These financial incentives were accompanied by an extensive outreach campaign to auto recyclers and HVAC contractors, demolition contractors, and wholesalers. Outreach included mailings (via email and post), phone follow-up and an informational poster for Illinois’ auto recyclers. 

2013

PSI worked with the Multi-State Mercury Products Campaign to release Turning Up the Heat II, a report that highlighted the ineffectiveness of the Thermostat Recycling Corporation’s (TRC) national voluntary thermostat collection and recycling program. According to EPA estimates of the number of mercury thermostats disposed of each year, the report estimates that TRC’s program has collected, at most, 8 percent of thermostats coming out of service over a ten-year period. This means that over 50 tons of mercury has been unnecessarily released into the environment. The report also estimates the number of mercury thermostats and amount of mercury collected from 2009 – 2011 in each of the 47 states with some sort of program, as TRC stopped reporting actual collection data in 2008. The EPR programs in Maine and Vermont, which require the industry to provide a $5 incentive for every thermostat collected, have achieved much higher per capita collection rates than all other states, demonstrating that a financial incentive is critical to the success of thermostat collection efforts. 

2010

PSI completed a project to maximize mercury thermostat collection and recycling in Bridgeport, Connecticut, a city whose residents have historically experienced elevated exposure to mercury. PSI partnered with the Connecticut Resources Recovery Authority, the Connecticut Department of Environmental Protection, and the City of Bridgeport to undertake a comprehensive program to expand the number of collection sites and thermostats collected. The final report summarizes project activities, challenges, and results, and offers lessons learned for future mercury thermostat collection initiatives.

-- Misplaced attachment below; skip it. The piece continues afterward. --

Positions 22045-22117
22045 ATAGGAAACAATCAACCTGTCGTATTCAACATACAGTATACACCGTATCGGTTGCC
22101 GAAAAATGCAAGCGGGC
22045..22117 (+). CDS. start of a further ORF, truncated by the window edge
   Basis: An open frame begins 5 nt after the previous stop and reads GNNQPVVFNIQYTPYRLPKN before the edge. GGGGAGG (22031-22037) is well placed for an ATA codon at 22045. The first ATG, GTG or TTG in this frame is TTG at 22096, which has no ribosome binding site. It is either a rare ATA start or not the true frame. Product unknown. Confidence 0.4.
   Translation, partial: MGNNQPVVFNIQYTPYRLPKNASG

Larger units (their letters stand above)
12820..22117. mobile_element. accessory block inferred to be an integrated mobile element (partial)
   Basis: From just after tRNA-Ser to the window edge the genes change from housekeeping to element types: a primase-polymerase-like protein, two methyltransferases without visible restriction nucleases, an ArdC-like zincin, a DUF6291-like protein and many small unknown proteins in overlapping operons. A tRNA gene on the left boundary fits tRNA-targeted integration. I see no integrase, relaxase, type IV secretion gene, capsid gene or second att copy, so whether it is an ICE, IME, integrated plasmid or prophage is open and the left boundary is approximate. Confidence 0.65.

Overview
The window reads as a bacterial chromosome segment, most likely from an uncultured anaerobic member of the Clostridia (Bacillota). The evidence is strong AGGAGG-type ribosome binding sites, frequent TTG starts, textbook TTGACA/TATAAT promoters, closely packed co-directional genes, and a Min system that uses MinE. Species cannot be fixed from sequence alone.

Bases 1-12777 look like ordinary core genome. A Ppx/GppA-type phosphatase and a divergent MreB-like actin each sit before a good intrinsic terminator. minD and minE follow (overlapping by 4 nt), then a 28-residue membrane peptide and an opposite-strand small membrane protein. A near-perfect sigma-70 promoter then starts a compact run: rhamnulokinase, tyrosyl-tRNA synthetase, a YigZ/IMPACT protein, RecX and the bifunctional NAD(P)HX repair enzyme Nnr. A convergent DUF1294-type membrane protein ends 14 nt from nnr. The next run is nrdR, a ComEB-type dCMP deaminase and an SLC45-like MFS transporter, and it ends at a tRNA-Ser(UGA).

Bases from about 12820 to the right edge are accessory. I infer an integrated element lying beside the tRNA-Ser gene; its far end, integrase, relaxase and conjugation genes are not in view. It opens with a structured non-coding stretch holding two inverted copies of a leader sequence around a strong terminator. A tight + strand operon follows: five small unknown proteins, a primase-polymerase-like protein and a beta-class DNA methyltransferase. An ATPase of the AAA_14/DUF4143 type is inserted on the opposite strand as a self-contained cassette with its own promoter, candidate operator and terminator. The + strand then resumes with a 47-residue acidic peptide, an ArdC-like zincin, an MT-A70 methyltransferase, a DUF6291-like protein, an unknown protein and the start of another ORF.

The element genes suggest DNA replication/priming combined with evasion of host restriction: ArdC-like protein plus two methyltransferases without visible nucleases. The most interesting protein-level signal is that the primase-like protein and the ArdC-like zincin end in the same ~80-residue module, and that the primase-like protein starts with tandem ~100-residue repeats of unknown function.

2006 – 2007

PSI mediated the nation’s first comprehensive thermostat legislation in Maine, assisted the Maine Department of Environmental Protection on its consumer and contractor collection programs, and began a thermostat mail-back pilot project. PSI also developed a comprehensive model state thermostat program. Performance goals and incentives are key components to the model program.

2004 – 2007

PSI developed a Background Summary that highlighted the problems, key issues, and potential solutions to managing thermostats, and held two stakeholder meetings in July and October 2004. The multi-stakeholder group reached agreement on multiple priority projects intended to increase the recycling of mercury thermostats and ban the sales of new mercury thermostats. The projects included outreach to HVAC wholesalers and HVAC contractors to increase the number of collection sites; testing the effectiveness of a financial incentive for contractors and homeowners; and testing collections at household hazardous waste facilities

Legislation

To view existing mercury thermostat laws in the U.S., visit our State EPR Laws page. To view pending and active thermostat legislation in the U.S.privileged content available exclusively to PSI Members and Partnerslogin here.


For more information, please contact 
Suna Bayrakal at (617) 671-0616.